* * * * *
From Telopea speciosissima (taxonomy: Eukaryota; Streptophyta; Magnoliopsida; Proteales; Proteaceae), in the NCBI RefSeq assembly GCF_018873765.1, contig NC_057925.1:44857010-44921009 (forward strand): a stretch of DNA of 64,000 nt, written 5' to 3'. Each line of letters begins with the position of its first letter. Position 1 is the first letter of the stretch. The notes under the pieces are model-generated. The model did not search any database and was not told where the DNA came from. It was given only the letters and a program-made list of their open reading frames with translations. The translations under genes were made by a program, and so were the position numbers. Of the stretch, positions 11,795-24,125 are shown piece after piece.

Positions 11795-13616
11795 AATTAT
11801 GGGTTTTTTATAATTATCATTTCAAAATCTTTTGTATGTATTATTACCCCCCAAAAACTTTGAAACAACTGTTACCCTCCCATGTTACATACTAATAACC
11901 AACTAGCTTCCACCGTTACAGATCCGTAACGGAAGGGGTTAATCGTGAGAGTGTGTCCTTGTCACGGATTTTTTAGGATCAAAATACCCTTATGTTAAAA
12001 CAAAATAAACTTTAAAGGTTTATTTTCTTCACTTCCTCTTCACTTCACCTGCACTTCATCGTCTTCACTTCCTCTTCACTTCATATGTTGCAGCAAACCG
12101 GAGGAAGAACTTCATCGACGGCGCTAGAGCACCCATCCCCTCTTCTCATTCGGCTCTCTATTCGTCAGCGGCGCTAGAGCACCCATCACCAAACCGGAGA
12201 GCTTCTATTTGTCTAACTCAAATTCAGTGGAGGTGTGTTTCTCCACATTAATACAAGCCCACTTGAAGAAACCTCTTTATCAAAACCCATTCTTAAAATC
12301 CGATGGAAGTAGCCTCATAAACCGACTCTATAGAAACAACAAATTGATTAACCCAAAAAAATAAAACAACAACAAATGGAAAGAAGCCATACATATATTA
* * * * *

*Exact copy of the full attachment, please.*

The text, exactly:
From Telopea speciosissima (taxonomy: Eukaryota; Streptophyta; Magnoliopsida; Proteales; Proteaceae), in the NCBI RefSeq assembly GCF_018873765.1, contig NC_057925.1:44857010-44921009 (forward strand): a stretch of DNA of 64,000 nt, written 5' to 3'. Each line of letters begins with the position of its first letter. Position 1 is the first letter of the stretch. The notes under the pieces are model-generated. The model did not search any database and was not told where the DNA came from. It was given only the letters and a program-made list of their open reading frames with translations. The translations under genes were made by a program, and so were the position numbers. Of the stretch, positions 11,795-24,125 are shown piece after piece.

Positions 11795-13616
11795 AATTAT
11801 GGGTTTTTTATAATTATCATTTCAAAATCTTTTGTATGTATTATTACCCCCCAAAAACTTTGAAACAACTGTTACCCTCCCATGTTACATACTAATAACC
11901 AACTAGCTTCCACCGTTACAGATCCGTAACGGAAGGGGTTAATCGTGAGAGTGTGTCCTTGTCACGGATTTTTTAGGATCAAAATACCCTTATGTTAAAA
12001 CAAAATAAACTTTAAAGGTTTATTTTCTTCACTTCCTCTTCACTTCACCTGCACTTCATCGTCTTCACTTCCTCTTCACTTCATATGTTGCAGCAAACCG
12101 GAGGAAGAACTTCATCGACGGCGCTAGAGCACCCATCCCCTCTTCTCATTCGGCTCTCTATTCGTCAGCGGCGCTAGAGCACCCATCACCAAACCGGAGA
12201 GCTTCTATTTGTCTAACTCAAATTCAGTGGAGGTGTGTTTCTCCACATTAATACAAGCCCACTTGAAGAAACCTCTTTATCAAAACCCATTCTTAAAATC
12301 CGATGGAAGTAGCCTCATAAACCGACTCTATAGAAACAACAAATTGATTAACCCAAAAAAATAAAACAACAACAAATGGAAAGAAGCCATACATATATTA